Brown recluse spiders are rather specific to the US south and lower midwest. They don't get bigger than a 25 cent coin and have this upside down violin marking on their backs. It's rather difficult at times to get close enough to see the violin clearly. If you have spiders and suspect it's a brown recluse, one of the best ways to tell immediately is that you won't find it in a typical ceiling corner web and its legs are all the same length so it's stance is rather round compared to the hobo spider, wolf spider, or pirate spider which are often mistaken for the brown recluse but have longer and shorter legs.

My favorite identifying advice is that they have 6 eyes, not 8. Seriously? I'm not looking it in the eye(s). 



And with that, let's just say - creepy lesson over. You have my permission to reach for a sedative now.

Thursday, August 3, 2017

I Spy In My Little Yard


We received an unusual amount of rain in the spring and because our lot is graded so poorly, the rain has a tendency to wash the topsoil downhill. 

The bad news is this is a problem as much of the water has collected over 125 years on the north end of the house causing it to sink about 5 inches.

The good news is
  • every rain uncovers a layer of buried treasures - broken bits of old pottery and crockery, buttons, rusted toys and tools, and
  • because hubby has been digging out under the house, there is also an additional mountain of dirt to sift through for these treasures.
So we get to play I spy every week with the gifts left to us by four generations of the Allen family who owned this property since at least the 1880s. It seems they were happy to use the backyard as a dump for broken dishes although some of the pattern points to a more creative use. 

Did you see the little 1960s baby and the 1930s button? The rusted lock and broken scissors intrigue me. I want to know their stories.





It looks like some of the glass and pottery might have been purposefully placed in the flower beds. There are also bits of modern embellishments like colored vase-filler flat marbles and larger seashells. 

Was there a loose mosaic by design in that yard at some point?

One of my favorite early finds was an old metal Slinky. Does anyone else think this should be paired with the other metal items found for a found object garden mobile/chime? 

We also have lots of bulbs growing and these just came up in the last few days. It makes me happy to have Naked Ladies flaunting themselves in this conservative Kansas town. Just a little of the old lady rebel in me, I guess.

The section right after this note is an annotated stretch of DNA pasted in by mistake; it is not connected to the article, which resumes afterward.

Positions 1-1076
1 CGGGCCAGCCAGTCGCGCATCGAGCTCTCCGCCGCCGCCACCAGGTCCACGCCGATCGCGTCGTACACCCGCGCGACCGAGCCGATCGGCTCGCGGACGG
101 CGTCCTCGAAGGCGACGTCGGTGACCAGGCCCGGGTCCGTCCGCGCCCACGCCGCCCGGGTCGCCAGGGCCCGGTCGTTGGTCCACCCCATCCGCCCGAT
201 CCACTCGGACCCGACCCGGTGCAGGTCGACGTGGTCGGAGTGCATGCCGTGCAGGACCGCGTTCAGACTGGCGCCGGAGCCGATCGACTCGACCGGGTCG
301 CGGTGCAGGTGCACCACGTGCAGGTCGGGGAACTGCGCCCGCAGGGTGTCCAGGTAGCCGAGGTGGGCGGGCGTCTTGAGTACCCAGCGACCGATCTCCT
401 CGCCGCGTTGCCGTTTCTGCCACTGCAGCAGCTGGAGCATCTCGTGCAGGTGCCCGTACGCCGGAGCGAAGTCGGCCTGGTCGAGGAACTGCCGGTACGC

Okay geology buffs! If any of you can tell me what these are, I'd love to know. We've started finding tooth-like rocks in the last week. We have no idea how a rock can look like that naturally. Any explanations would be most welcome.


 

Monday, July 31, 2017

Amish grocery shopping


My husband and I stopped by the Fort Scott farmer's market last week and had a chat with an Amish couple who live outside of town. The market is not large and about half the booths are Amish goods - produce, canned goods, baked goods, eggs and butter.

We were talking about Walmart being pretty much the only game in town for grocery shopping and they told us they also sold produce from their home. We had heard of a small bulk goods store not far away also, so Friday we headed out to find them. 

The produce shop was in a shed on one property with a huge garden in front - the only sign this might be the place.



A young girl was sweeping the porch but let us in and we bought some fresh corn, tomatoes and other produce, and canned sauerkraut, apple butter, and local honey. She said it was her parents we had met at the farmer's market and that the bulk goods store was at her uncle's place, Eli Yoder.

Before we left, I asked if we could take photos and she said as long as we didn't take photos of the people, that would be fine. It's a beautiful farm, well kept, and made pretty by flower beds around.





Wife of Eli, Barbara Yoder, met us at the other home and let us in the shop. It was a small room with a wood stove, not much of a store by most standards, but it probably keeps folks in supplies when they get low. Whole wheat flour, cornmeal, sorghum, and spices. Lots of good made-from-scratch ingredients.